I became insane with long intervals of horrible sanity.
Edgar Allen Poe
The trouble with fighting for human freedom is that one spends most of one's time defending scoundrels. For it is against scoundrels that oppressive laws are first aimed, and oppression must be stopped at the beginning if it is to be stopped at all.
- H. L. Mencken
Many people would sooner die than think; In fact, they do so
What I have been telling you, from alpha to omega, what is the one great thing the sigil taught me — that everything in life is miraculous. For the sigil taught me that it rests within the power of each of us to awaken at will from a dragging nightmare of life made up of unimportant tasks and tedious useless little habits, to see life as it really is, and to rejoice in its exquisite wonderfulness. If the sigil were proved to be the top of a tomato-can, it would not alter that big fact, nor my fixed faith. No Harrowby, the common names we call things by do not matter — except to show how very dull we are ...
-James Branch Cabell
March 08, 2012 - 10:41 a.m.
Yesterday was an epic at not getting accomplished. I hate days like that. Grading the test proved very difficult. Seeing what they did made my brain bleed. These are college precalculus students and the vast majority had no idea how to work with parentheses and the order of operation. When the first thing that I see is (x)(-y)=x-y I want to cry. This wasn't one student it wasn't a few, it was the majority. This is not them not working in my class, ti's them making the same mistake since at least middle school, maybe 4th grade. It's the math equivalent of not knowing how to spell cat. I don't know how to grade it I should have just taken off full credit but I didn't. I'm a softy.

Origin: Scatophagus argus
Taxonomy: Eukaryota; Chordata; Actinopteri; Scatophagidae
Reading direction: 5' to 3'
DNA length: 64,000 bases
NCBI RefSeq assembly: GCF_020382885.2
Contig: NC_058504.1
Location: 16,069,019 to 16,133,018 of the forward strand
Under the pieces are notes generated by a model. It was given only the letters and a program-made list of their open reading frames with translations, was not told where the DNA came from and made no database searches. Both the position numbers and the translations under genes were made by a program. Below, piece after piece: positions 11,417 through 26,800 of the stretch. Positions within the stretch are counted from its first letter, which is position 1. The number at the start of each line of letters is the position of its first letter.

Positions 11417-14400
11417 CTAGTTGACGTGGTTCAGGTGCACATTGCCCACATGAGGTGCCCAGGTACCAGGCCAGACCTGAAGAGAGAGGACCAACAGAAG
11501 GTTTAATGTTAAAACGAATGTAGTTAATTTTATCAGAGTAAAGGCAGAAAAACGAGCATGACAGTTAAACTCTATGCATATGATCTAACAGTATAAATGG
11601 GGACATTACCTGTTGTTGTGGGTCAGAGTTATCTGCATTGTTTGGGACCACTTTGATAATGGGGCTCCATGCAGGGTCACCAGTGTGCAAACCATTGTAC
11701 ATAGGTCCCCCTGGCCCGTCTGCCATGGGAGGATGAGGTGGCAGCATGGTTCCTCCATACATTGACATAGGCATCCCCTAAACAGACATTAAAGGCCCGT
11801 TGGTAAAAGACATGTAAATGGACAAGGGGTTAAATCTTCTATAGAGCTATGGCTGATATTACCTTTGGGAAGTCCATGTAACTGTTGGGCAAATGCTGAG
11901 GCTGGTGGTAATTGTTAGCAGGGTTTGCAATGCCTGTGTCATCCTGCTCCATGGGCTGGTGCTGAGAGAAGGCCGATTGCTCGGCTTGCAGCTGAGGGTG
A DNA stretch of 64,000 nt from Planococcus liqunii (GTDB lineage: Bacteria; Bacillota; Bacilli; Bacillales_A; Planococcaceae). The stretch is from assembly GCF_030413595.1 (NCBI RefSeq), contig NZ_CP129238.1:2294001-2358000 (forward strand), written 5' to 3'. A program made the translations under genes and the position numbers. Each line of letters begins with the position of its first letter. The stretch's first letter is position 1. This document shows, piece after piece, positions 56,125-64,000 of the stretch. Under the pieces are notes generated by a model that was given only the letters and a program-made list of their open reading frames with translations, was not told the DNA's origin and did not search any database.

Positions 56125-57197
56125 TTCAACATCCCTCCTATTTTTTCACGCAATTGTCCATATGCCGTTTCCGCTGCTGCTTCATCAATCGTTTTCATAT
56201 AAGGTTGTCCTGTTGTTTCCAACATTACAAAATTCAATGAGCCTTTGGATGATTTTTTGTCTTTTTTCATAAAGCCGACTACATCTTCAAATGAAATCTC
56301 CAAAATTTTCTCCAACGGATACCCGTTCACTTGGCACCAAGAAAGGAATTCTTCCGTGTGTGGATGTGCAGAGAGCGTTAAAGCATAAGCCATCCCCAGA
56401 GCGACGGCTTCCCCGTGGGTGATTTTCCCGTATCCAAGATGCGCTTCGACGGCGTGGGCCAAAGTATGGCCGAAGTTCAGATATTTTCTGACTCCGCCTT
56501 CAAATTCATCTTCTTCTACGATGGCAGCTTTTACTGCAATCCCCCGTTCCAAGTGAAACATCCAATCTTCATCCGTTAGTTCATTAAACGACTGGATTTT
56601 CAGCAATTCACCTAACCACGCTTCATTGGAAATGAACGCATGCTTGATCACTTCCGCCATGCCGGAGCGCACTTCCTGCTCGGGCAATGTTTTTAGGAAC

The closest thing I did to being useful is walking over to Duane Reade to buy breathing strips. I haven't been able to breathe at night without them. That was actually the highlight of my day. Not because of the strips but because of the guy I met on the way home. As I walked through the tiny park someone commented on my Mets ski cap. I saw he had a camera with a huge lens. I asked about that and found that he was a wildlife photographer working in Queens! This was one of the best conversations with a random stranger I ever had. Did you know we have bald eagles near me! I didn't. He saw a snowy owl in Rockaway. He pointed out all the birds of prey as we talked. This is why you have to be open to talking to strangers. Most are boring but there are some gems too. We ended up talking for 45 minutes. I really should have gotten his contact info at least his FB. As I was walking home I was thinking that if he were an attractive woman I'd have spent a lot of time working up the courage to ask for it and then probably be shot down. He lives only a few blocks from me so I'm sure I'll be seeing him in the park and cemetery when I take walks. I'll also be spending more time looking up at the trees and at the sky. My area is so developed I never guessed it a great bird watching area.
I told him how I used to walk up by the water in Bayside and he told me that his friend saw a pod of dolphins there! I walked there so many times and never saw that. I'd have been so excited if I had. One of the great divides is people who appreciate nature and those that don't. He told me walking through the grounds of Monhonk Mountain House and finding a group that spent their time on those gorgeous grounds concentrating on their electronic devices not the wonders around them.